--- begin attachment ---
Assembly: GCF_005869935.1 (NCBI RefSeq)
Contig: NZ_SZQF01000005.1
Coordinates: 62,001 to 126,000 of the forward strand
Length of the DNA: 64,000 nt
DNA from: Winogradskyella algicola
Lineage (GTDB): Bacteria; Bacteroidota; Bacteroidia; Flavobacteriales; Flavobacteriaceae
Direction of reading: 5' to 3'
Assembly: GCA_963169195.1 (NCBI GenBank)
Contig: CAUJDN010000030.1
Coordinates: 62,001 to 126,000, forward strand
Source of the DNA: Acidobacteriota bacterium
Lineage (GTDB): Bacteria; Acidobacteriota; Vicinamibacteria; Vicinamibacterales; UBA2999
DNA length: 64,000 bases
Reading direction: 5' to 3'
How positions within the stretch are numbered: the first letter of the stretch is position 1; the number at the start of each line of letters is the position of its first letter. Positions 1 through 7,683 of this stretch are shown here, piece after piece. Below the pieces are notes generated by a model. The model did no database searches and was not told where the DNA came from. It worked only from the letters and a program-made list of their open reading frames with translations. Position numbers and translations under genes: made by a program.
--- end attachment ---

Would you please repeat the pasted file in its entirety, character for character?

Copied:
Assembly: GCF_005869935.1 (NCBI RefSeq)
Contig: NZ_SZQF01000005.1
Coordinates: 62,001 to 126,000 of the forward strand
Length of the DNA: 64,000 nt
DNA from: Winogradskyella algicola
Lineage (GTDB): Bacteria; Bacteroidota; Bacteroidia; Flavobacteriales; Flavobacteriaceae
Direction of reading: 5' to 3'
Assembly: GCA_963169195.1 (NCBI GenBank)
Contig: CAUJDN010000030.1
Coordinates: 62,001 to 126,000, forward strand
Source of the DNA: Acidobacteriota bacterium
Lineage (GTDB): Bacteria; Acidobacteriota; Vicinamibacteria; Vicinamibacterales; UBA2999
DNA length: 64,000 bases
Reading direction: 5' to 3'
How positions within the stretch are numbered: the first letter of the stretch is position 1; the number at the start of each line of letters is the position of its first letter. Positions 1 through 7,683 of this stretch are shown here, piece after piece. Below the pieces are notes generated by a model. The model did no database searches and was not told where the DNA came from. It worked only from the letters and a program-made list of their open reading frames with translations. Position numbers and translations under genes: made by a program.